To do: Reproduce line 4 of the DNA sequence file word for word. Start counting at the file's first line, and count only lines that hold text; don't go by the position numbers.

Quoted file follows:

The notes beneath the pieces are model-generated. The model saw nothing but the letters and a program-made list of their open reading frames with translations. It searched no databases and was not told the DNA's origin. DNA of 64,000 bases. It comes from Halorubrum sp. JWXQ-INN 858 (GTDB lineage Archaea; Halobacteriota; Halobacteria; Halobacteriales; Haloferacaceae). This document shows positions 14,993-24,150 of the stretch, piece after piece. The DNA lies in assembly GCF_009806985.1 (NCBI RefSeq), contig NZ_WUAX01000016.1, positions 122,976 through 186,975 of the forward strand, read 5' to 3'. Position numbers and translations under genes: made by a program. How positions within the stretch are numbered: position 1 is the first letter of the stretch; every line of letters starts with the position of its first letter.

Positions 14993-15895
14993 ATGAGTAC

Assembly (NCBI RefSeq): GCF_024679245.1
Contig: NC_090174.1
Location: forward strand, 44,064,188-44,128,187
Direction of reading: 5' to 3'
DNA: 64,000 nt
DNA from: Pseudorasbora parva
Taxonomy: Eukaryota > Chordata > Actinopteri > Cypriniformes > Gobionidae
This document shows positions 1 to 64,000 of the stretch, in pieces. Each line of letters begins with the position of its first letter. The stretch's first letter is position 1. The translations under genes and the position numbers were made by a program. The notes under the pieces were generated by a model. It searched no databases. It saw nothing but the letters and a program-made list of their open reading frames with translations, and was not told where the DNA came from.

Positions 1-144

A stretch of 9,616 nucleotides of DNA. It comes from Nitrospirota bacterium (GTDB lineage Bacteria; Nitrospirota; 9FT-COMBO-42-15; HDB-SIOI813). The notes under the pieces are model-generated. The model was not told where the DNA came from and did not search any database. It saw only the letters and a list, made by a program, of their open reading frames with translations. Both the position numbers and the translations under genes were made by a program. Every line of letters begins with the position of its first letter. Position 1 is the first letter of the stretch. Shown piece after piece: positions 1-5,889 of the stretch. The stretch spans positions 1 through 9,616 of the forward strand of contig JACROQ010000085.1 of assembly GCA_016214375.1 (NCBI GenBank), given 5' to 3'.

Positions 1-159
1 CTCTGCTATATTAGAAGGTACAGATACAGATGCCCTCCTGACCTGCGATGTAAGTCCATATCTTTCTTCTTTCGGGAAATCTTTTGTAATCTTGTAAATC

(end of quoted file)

Assembly (NCBI RefSeq): GCF_024679245.1